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Teachers prepare for distance learning
Joani Hartin, Public Information Officer
Thursday, April 02, 2020

At an emergency meeting of the Oklahoma State School Board on Wednesday, March 25, State Superintendent of Public Education Joy Hofmeister received approval for Oklahoma public schools to be closed to in-person classes for the remainder of the school year. Also approved was a measure for schools to begin distance learning in place of class time.

Schools are to have their distance learning plans in place by April 6, and Marietta Public Schools are preparing for that date.

The district’s distance learning plans can’t replace a full day at school with certified teachers, but is instead intended to provide students with continued learning opportunities without being too much of a burden on parents.

“Many parents are uneasy about the distance learning because they think it will be six or seven hours daily just like regular school,” said Marietta Superintendent Brandi Naylor, “but that’s just not the case. We realize that many of our parents are still working, and we are trying to compress the distance learning into something they can schedule around their work or other things.”

The school will be checking out devices for those who have internet, and are working on hotspots for those who don’t, but many telephone companies have opened up hotspot capabilities on most phones. Alternate paper packets will be available to students who cannot get internet access.

In last week’s OSDE board meeting, Hofmeister stressed that distance learning wouldn’t have the same appearance at every school, or even at every school level.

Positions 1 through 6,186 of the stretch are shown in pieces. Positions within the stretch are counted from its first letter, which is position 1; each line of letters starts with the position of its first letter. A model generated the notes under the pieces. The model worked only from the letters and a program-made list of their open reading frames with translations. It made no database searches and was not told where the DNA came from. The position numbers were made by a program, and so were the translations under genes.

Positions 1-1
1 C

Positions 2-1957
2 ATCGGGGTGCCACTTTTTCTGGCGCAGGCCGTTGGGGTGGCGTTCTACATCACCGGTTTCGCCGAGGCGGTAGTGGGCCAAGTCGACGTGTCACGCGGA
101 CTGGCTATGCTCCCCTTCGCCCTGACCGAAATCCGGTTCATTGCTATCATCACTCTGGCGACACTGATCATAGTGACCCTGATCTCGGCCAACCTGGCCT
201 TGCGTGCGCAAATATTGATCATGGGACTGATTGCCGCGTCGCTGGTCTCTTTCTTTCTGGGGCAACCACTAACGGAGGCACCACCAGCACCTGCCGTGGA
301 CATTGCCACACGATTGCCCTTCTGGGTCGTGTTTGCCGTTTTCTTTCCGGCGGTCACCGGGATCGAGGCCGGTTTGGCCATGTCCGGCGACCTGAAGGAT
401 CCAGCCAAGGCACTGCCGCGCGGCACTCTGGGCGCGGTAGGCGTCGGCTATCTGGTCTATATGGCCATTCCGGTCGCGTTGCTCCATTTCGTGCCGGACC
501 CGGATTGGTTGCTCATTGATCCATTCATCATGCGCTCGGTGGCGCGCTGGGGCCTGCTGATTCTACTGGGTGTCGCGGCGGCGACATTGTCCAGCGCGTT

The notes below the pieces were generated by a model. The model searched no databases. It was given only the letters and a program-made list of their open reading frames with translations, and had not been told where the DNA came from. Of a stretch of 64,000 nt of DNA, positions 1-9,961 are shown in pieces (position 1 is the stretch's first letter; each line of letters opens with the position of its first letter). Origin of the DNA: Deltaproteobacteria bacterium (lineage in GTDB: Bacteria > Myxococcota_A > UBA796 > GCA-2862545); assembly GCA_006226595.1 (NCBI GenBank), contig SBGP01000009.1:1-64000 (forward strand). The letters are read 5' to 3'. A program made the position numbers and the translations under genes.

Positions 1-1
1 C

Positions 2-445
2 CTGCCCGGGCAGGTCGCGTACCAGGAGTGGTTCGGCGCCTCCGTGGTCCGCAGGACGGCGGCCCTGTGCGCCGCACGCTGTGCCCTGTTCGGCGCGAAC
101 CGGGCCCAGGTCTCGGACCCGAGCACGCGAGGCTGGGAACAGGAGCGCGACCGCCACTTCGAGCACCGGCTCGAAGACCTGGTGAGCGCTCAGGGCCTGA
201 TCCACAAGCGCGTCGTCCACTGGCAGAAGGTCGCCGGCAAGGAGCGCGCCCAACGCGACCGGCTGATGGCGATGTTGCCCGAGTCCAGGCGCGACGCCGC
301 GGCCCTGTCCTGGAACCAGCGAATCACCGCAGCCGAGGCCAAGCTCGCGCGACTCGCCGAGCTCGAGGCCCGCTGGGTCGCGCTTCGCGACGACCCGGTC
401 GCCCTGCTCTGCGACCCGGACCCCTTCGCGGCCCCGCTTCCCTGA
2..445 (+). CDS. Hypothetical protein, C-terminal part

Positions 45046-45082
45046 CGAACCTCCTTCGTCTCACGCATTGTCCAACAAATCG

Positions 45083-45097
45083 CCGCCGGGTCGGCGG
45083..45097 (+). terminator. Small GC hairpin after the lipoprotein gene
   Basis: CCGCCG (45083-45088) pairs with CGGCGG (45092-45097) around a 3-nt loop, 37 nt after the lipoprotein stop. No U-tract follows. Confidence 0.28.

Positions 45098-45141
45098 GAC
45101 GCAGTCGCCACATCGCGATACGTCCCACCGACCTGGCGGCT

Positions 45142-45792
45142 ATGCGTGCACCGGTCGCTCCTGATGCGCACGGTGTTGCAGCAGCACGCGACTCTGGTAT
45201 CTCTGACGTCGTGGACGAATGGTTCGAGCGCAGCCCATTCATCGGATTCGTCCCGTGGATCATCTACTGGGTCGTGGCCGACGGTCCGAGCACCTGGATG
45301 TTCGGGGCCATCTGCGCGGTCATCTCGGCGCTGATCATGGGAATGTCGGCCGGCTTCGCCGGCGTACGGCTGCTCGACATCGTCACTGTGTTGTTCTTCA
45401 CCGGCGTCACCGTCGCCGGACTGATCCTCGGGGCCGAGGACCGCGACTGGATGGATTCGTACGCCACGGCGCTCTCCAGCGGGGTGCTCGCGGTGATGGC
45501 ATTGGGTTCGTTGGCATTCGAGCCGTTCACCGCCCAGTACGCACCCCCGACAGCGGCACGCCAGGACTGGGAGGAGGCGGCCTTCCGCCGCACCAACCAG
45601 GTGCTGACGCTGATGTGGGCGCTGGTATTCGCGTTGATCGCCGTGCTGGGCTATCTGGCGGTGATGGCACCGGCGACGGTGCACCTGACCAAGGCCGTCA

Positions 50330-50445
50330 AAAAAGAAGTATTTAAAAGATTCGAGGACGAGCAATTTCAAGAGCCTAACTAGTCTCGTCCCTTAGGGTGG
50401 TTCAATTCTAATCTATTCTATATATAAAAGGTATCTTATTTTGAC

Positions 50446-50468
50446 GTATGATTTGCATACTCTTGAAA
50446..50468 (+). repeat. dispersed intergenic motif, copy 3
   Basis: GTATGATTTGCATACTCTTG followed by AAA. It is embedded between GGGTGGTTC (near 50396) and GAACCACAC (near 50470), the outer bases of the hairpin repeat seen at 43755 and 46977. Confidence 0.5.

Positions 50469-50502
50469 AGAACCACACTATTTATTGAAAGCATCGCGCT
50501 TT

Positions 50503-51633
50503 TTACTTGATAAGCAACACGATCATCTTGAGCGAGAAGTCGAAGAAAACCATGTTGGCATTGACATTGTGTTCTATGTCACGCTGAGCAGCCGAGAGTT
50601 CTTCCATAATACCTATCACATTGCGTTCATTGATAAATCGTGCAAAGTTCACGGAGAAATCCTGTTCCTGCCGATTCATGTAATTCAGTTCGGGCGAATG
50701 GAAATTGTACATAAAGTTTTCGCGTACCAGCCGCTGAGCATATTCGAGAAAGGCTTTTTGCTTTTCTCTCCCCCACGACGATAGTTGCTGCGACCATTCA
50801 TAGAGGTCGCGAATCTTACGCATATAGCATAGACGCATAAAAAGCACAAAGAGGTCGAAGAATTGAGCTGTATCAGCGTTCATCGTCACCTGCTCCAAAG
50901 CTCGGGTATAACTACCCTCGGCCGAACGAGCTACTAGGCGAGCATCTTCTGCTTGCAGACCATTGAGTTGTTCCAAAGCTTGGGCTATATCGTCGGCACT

While some teachers are focusing on web-based activities, others are presenting a more traditional approach to distance learning.

High school teachers are planning to use a combination approach to distance learning, beginning with Google Classroom, which is a free web service that streamlines the process of sharing files between teachers and students. It allows teachers to create, distribute, and grade assignments in a paperless way.

Amanda Faulkenberry, Family and Consumer Sciences teacher will be using videos, demonstrations, and posts.

“For my culinary classes, I’ll be challenging them to try some new things in their own kitchens,” she said, “and in my parenting and childcare classes, we will be focusing on activities like writing children’s books and making homemade toys. My goal is to have some fun while learning.”

Faulkenberry reports that she was already using Google Classroom and was comfortable with the process, but did have one really big challenge with distance learning:

“Videotaping myself and not having the comfort of my classroom was the hardest part,” she said.

For teachers all over the state who are accustomed to having kids with them daily, it is an adjustment – one they’ve never had to make before.

Obviously, high school, middle school and elementary school students are different breeds when it comes to teaching. While high school teachers—and some middle school teachers—can communicate directly with their students, elementary teachers must communicate through parents.

Marietta Primary Principal Ann Rutledge said that most of her teachers are creating Facebook groups for their classrooms to communicate with parents.

“We want our little ones to keep reading and learning,” said Rutledge. “Right now, we’re taking it a day at a time and trying to keep it simple.”

Marietta fourth grade teacher Shari Hallum and her colleagues have plans to use Google Classroom, along with other websites like Study Island, Reflex Math, and Prodigy.

They’ll also have daily math skills, reading, and writing activities. They’re even going to try to do some virtual museum and zoo tours and other fun things.

Hallum has taught for well over 20 years, and this is the first time she’s ever faced a situation like this one.

“This whole process is as much of a learning experience for us as it is for the kids,” she said, “and we really need parents to be patient with us and remember that is new for us, too.”

Elementary principal Dana McMillin echoed that sentiment.

“We are learning this platform alongside parents and students,” she said, “and we all need to be flexible as we embark on this new era of education.”

The key to success with distance learning—communication. Stay in contact with your child’s teachers. Email addresses are on the school’s website,